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The obligations under CLP apply to any hazardous substance or mixture that is not regulated by product-specific EU legislation with more specific rules on classification and labelling.
Pure essential oils are placed on the market for several different uses. They may, for example, be intended for use as a cosmetic product. The intended use will determine whether a particular product is subject to product-specific legislation.
For instance, if a pure essential oil falls under the definition of a cosmetic product*, the product also has to fulfil all the requirements of the Cosmetic Products Regulation (CPR, Regulation No 1223/2009).
A cosmetic product is excluded from the scope of CLP if all of the following three conditions are cumulatively met:
- The product falls within the definition of a cosmetic product according to the CPR. If the CPR applies, all requirements set out in that regulation have to be fulfilled, otherwise the cosmetic product will be considered as incompliant. This means that, among other things, the cosmetic product must have been assessed and notified as defined in Article 10 and Article 13 of the CPR, respectively, as well as be fully labelled in accordance with the regulation with the appropriate label information and instructions for use.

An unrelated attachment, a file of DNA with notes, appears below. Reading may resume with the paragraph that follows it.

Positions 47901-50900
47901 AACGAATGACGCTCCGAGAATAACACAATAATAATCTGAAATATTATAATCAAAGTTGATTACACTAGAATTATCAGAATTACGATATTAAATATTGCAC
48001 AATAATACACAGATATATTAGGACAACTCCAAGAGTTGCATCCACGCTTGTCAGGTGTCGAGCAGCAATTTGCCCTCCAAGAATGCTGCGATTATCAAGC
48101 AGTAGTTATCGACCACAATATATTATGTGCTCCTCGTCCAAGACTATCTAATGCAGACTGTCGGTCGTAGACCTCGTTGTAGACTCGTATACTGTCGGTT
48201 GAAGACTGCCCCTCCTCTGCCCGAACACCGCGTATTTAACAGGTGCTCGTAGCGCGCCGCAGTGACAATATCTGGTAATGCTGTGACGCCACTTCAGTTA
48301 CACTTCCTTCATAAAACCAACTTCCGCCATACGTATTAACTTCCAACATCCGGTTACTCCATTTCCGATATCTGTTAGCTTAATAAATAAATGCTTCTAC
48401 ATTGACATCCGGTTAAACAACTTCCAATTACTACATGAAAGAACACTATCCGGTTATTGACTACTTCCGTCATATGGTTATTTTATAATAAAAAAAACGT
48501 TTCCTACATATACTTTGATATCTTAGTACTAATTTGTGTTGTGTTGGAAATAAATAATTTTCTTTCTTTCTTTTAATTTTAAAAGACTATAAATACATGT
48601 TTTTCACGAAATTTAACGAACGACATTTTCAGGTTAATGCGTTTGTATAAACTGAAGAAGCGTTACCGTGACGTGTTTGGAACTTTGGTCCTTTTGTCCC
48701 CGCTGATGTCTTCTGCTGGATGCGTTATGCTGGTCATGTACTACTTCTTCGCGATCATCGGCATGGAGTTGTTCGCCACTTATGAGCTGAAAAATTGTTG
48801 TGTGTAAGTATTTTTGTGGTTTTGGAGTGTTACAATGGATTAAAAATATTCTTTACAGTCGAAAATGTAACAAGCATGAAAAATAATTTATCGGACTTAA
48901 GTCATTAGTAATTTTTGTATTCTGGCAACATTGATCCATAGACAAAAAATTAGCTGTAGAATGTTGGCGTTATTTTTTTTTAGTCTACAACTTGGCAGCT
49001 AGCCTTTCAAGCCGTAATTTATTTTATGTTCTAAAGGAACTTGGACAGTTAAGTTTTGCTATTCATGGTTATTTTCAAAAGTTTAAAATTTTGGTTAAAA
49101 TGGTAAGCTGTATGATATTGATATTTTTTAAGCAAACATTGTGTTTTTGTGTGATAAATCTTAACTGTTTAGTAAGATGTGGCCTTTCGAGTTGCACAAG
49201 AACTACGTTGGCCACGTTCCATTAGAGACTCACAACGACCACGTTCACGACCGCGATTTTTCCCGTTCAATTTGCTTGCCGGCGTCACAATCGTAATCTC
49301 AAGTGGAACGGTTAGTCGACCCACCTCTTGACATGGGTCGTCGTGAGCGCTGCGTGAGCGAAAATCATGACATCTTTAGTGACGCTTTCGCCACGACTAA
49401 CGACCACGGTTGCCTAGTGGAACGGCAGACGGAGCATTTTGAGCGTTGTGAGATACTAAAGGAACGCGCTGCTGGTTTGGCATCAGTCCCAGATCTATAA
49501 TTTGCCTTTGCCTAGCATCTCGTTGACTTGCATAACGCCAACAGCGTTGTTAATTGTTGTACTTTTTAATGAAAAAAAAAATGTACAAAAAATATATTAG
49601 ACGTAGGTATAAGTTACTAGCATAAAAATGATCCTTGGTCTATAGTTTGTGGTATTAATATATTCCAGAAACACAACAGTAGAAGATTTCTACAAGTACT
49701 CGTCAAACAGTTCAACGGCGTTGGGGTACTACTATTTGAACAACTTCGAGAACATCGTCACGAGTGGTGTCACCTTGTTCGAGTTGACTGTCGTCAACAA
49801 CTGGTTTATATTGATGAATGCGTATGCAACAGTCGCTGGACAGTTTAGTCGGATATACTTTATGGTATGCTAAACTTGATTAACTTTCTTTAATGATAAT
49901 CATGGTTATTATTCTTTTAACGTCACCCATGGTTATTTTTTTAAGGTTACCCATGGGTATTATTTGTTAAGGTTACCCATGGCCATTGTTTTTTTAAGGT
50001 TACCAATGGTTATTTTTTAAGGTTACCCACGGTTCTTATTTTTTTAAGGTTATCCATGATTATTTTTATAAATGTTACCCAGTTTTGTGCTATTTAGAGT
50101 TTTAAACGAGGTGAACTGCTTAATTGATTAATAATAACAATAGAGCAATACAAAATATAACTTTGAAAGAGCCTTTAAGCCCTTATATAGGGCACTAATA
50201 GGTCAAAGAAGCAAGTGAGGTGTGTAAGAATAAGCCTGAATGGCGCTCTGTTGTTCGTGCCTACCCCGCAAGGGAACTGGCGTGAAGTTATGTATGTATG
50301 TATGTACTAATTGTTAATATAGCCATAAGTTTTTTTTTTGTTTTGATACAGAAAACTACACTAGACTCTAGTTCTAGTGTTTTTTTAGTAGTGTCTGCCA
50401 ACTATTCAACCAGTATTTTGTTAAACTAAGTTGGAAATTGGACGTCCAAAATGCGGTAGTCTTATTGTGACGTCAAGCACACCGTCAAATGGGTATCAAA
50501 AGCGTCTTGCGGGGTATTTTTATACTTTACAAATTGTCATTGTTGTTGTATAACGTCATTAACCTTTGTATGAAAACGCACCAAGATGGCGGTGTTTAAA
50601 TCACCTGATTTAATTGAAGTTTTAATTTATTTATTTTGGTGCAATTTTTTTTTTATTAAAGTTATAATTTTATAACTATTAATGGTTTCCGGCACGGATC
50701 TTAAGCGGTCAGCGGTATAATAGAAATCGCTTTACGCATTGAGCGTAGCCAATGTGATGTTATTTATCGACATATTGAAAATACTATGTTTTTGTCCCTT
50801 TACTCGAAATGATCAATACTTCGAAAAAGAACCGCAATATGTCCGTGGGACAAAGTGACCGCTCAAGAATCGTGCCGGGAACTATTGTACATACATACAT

- At the moment of placing on the market, the product is intended for the end user, i.e. either a consumer or professional ultimately using the cosmetic product.
- The product is in the finished state, i.e., its final formulation, as placed on the market and made available to the end user.
In fulfilling all of the above, the cosmetic product would be meeting the conditions for exemption provided in Article 1(5) of CLP, i.e., being in the finished state and intended for the final user.
The obligation to label an essential oil in accordance with CLP applies unless the product is outside the scope of CLP. To be outside the scope of CLP, the product must be covered by any of the product-specific pieces of legislation specified in Article 1(5) of CLP, must have undergone the processes defined in the relevant regulation or directive, and at the moment of the placing on the market must be in its finished state and intended for the final user.
*Definition of ‘cosmetic product’, Article 2(1)(a) of the CPR: "Any substance or mixture intended to be placed in contact with the external parts of the human body (epidermis, hair system, nails, lips and external genital organs) or with the teeth and the mucous membranes of the oral cavity with a view exclusively or mainly to cleaning them, perfuming them, changing their appearance, protecting them, keeping them in good condition or correcting body odours."